The collection is comprised of digital surrogates previously available on the 106 rolls of microfilm described in the NARA publication M1910. These digital surrogates reproduced the records of the South Carolina field offices of the Bureau of Refugees, Freedmen, and Abandoned Lands, 1865–1872, including previously unfilmed records of the Office of the Assistant Commissioner, and records of the offices of staff officers, subordinate officers, and subordinate field offices. These records consist of bound volumes and unbound records, including letters and endorsements sent and received, orders and circulars, monthly reports, and other records relating to freedmen's complaints and claims.

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Creators:
Drewal, Henry John
Drewal, Margaret Thompson
Dates:
1970-1989
Size:
10,000 Slides (color)
10,617 copy slides
Collection ID:
EEPA.1992-028
Repository:
Eliot Elisofon Photographic Archives, National Museum of African Art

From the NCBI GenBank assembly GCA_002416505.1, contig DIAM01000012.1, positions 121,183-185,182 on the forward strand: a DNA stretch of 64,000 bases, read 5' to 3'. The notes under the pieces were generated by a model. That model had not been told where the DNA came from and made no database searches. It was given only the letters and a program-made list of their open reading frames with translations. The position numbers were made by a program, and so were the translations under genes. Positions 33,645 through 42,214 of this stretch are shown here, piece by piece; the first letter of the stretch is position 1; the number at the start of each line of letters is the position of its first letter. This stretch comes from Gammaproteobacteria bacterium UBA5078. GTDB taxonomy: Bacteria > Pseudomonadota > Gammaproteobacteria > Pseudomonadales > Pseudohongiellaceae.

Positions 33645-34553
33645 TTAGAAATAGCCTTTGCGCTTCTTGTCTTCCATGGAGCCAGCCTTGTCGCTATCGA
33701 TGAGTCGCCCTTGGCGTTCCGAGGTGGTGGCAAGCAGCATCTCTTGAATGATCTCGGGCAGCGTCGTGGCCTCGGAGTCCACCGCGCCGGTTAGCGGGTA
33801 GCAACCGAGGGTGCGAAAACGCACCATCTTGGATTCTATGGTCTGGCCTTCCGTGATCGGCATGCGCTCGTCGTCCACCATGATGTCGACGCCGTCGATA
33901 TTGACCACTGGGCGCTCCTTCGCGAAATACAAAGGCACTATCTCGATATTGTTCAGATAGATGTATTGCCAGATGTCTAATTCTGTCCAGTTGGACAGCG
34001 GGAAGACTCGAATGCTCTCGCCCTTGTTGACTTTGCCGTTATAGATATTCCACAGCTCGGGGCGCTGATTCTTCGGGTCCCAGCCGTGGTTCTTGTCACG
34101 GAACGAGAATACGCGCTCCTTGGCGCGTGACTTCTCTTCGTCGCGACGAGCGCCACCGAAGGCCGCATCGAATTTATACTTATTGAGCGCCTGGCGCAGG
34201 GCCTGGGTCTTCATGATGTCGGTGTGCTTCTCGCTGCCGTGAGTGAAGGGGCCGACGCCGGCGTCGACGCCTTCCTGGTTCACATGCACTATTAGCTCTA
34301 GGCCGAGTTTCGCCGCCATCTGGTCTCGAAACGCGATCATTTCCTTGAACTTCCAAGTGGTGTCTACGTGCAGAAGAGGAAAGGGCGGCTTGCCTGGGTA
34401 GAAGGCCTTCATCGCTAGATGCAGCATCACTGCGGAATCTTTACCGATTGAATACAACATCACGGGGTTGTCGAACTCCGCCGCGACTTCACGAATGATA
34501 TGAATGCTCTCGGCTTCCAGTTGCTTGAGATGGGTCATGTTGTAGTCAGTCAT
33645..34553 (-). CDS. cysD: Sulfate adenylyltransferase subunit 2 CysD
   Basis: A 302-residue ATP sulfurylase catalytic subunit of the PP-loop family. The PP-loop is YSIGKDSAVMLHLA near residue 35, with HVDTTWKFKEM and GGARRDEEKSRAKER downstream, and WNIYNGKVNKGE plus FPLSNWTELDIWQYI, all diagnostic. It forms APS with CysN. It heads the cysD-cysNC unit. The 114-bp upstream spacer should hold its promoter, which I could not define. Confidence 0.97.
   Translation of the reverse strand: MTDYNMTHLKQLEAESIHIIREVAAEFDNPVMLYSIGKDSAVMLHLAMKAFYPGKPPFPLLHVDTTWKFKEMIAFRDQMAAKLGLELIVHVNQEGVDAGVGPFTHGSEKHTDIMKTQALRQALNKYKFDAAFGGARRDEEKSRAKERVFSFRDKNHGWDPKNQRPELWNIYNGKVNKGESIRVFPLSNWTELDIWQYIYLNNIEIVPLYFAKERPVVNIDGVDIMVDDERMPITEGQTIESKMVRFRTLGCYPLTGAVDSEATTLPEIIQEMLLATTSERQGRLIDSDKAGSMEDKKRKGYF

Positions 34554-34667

Both Henry John Drewal and Margaret Drewal traveled to Nigeria, Ghana and Togo (West Africa) for extended periods from 1967-1986. During their trips to Nigeria they conducted research into the ritual performance, masking traditions, and traditional sacred rites of the Yoruba people as well as Mami Wata devotes of Togo, Ghana, and Nigeria. They are the co-authors of Gelede: Art and Female Power among the Yoruba (1993).Both Henry John Drewal and Margaret Drewal traveled to Nigeria, Ghana and Togo (West Africa) for extended periods from 1967-1986. During their trips to Nigeria they conducted research into the ritual performance, masking traditions, and traditional sacred rites of the Yoruba people as well as Mami Wata devotes of Togo, Ghana, and Nigeria. They are the co-authors of Gelede: Art and Female Power among the Yoruba (1993). Photographs taken by Henry John and Margaret Thompson Drewal during the 1970s and 1980s of Yoruba and Ewe art and culture.

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Creators:
McClellan, Catharine
Guédon, Marie Françoise
Swanton, John Reed, 1873-1958
Emmons, George Thornton
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Dates:
1890-2004
bulk 1923-2004
Size:
2 map drawers
38 Linear feet (71 document boxes, 1 half document box, 2 manuscript folders, 4 card file boxes, 1 flat box, and 1 oversize box)
Collection ID:
NAA.1998-89
Repository:
National Anthropological Archives